Virant Elected Speaker

23. 12. 2011

Virant Elected Speaker


Virant was put forward and endorsed by his list together with the Democrats (SDS), Pensioners' Party (DeSUS), People's Party (SLS) and New Slovenia (NSi) as well as the two minority representatives.

 

The five parties agreed to the deal after the Positive Slovenia (PS) party of the winner of the 4 December early election Zoran Jankovic and the Social Democrats (SD) of outgoing PM Borut Pahor had fought it out in two previous rounds of voting despite being considered the most likely partners in the future coalition. The deal appears to be a blow to Jankovic's efforts to form a coalition, although Virant rushed to reassure the public after his election that he would be willing to step aside once a coalition agreement is reached.

 

 

"This was a coalition for forming the National Assembly, to overcome the stalemate," he said, adding that it in no way prejudices talks on the forming of a government coalition. He said the post of speaker was important in the structure of power, so it must be subject of the coalition agreement. He will surrender the post to "whom the post is intended in the coalition agreement". But he said that inaugurating the National Assembly was absolutely essential considering the need to take a decision on the fiscal austerity bill.

 

"There's a lot of work ahead, the adoption of the austerity bill, which will require a lot of coordination with the social partners and among the political parties and this move was essential."

 

The nomination was made at the initiative of Virant himself and DeSUS leader Karl Erjavec, both of whom Virant said were shocked by today's developments and found that the deadlock needed to be broken. However, Jankovic commented on Virant's election by noting that a new coalition may be in the making and that it would be given a chance to form a government. Asked whether he could decline the mandate to form government, Jankovic said that he would "sleep on it". He said it was hard to negotiate and work with people who show "not just double, but a triple face". He had noticed three phases in talks with party officials: "one is what we discuss at the office, for some the second phase is what they say in the media and the third what they do here."

 

"I have no reason to doubt their decisions, but as I listen to discussions in parliament, it is becoming increasingly clear to me why I do not belong here," Jankovic said. He said that he had three proposals for the speaker on the table, one by Pahor, one by Virant, who did not insist on it, and one by Erjavec, who told him that he could not negotiate with Positive Slovenia unless he was given the post of speaker. He believes the failure to elect his party's candidate Masa Kociper, who won 38 votes, was a missed opportunity to elect the first woman speaker. Even analysts disagree as to weather the parties that backed Virant could form a future government coalition.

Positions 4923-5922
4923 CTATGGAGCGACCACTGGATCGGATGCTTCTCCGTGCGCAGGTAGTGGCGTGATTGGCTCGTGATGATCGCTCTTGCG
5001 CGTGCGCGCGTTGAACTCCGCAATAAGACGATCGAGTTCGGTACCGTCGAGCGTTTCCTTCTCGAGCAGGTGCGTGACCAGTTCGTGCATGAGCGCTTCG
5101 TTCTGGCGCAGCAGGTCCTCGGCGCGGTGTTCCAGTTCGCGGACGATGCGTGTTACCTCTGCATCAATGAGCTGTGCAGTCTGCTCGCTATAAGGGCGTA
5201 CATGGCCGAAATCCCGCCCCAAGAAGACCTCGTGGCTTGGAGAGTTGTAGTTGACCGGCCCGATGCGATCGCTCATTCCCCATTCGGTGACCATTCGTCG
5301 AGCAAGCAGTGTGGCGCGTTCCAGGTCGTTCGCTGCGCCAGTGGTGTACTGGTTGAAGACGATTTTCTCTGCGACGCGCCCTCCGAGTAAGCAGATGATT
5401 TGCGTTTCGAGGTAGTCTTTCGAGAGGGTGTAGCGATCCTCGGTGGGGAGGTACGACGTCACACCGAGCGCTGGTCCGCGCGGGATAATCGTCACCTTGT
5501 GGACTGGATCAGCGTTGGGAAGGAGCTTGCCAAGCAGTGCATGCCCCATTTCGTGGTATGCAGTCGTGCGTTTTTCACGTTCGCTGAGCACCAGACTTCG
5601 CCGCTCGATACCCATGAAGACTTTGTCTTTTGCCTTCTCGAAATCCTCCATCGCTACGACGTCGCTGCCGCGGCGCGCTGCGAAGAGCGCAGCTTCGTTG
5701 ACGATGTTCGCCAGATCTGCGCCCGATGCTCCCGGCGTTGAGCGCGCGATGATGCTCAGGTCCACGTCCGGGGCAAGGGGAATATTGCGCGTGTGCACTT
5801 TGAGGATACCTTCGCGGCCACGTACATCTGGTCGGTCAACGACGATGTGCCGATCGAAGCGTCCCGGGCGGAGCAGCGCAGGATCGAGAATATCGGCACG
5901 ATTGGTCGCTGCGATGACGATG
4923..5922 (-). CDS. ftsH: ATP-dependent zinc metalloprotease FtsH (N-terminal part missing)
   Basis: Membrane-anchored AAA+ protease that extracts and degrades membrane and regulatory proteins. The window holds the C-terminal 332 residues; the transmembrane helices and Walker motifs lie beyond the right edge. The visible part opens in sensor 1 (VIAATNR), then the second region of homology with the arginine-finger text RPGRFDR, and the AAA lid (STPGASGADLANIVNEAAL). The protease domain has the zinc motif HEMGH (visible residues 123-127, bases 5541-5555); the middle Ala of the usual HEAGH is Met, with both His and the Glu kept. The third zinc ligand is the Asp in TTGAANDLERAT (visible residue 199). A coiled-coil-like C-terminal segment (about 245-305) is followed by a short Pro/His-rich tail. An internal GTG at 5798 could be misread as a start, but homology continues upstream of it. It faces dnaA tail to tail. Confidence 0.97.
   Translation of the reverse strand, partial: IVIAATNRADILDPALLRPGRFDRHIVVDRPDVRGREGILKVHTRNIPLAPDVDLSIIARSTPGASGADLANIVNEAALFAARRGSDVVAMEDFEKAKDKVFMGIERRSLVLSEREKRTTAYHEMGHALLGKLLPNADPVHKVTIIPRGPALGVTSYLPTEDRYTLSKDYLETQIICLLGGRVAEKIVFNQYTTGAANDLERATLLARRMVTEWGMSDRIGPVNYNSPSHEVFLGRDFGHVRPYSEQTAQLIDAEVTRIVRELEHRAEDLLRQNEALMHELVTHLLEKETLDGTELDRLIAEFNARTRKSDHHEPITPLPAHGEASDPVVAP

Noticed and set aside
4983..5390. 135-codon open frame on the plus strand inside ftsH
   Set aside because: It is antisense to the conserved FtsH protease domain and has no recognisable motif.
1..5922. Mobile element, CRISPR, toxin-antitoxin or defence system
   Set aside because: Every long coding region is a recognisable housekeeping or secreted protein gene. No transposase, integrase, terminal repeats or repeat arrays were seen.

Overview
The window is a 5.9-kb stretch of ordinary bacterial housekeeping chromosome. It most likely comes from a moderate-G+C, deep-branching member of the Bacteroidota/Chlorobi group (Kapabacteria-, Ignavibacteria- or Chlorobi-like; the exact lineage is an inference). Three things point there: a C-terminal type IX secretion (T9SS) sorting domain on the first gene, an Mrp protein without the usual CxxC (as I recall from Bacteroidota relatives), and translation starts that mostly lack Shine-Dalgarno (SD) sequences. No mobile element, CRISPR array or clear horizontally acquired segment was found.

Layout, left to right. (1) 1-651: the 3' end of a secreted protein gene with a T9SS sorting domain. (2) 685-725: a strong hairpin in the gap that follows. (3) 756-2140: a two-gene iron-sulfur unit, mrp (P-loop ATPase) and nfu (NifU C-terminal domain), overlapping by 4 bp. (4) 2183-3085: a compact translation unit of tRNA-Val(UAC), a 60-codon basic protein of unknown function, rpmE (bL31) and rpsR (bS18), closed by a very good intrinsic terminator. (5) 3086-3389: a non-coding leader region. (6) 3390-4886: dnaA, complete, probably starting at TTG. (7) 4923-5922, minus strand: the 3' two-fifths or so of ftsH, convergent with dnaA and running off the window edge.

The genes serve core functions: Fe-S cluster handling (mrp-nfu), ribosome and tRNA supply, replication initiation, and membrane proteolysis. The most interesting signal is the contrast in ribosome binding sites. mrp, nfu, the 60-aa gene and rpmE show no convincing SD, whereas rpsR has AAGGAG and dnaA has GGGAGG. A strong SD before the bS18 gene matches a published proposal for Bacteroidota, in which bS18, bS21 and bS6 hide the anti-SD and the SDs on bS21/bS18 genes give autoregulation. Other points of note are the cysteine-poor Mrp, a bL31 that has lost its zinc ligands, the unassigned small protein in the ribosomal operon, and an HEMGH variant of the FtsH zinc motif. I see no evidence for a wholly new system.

Matevz Tomsic believes the parties could well form the ruling coalition, having 50 votes among them, which is more than what the SD and Positive Slovenia have. Today's "confusion" is nothing new, Tomsic said, paralleling the conflict between the two left-leaning parties to the conflicts seen in the outgoing coalition; this indicates that Jankovic could hardly form a strong coalition. But political philosopher Igor Pribac believes the "informal virtual coalition today showed just how much the negotiations on the coalition are still open. "The public learnt that they are fully open and that the coalition is in fact just a seeming coalition that will yet need to form its own foundation, which it does not have at the moment."

 

 

Virant, is the 9th speaker of the Slovenian National Assembly and the first not to be backed by the biggest deputy faction. Virant, 42, served as the public administration minister in the 2004-2008 government of Janez Jansa one of his biggest projects being a reform of the public sector pay system. Virant was never a member of Jansa's SDS, but he was a member of the party's shadow cabinet, and stood for the SDS in the 2004 general election. He headed the rightist outfit Assembly for the Republic between December 2008 and this year. This is why he was ostracised by the right bloc ahead of the 4 December general election as he announced that he would stand for election with his own party, Citizens' List of Gregor Virant.

 

Virant, who holds a doctorate in law, has most recently worked as lecturer at the Faculty of Administration. He is married and has two children. One of his pastime hobbies is music and he plays the guitar. Deputies also elected today Ljudmila Novak of NSi and Jakob Presecnik of the SLS as two deputy speakers, while a third will be elected once it is clear which parties will form the coalition. Three candidates bid for the two posts available; Novak won 70 votes and Presecnik 54, while Majda Potrata of the SD only won 42, four votes short of the needed majority. The National Assembly has up to three deputy speakers, one of whom needs to be from the biggest opposition faction.

 

SOURCE: The Slovenia Times

 

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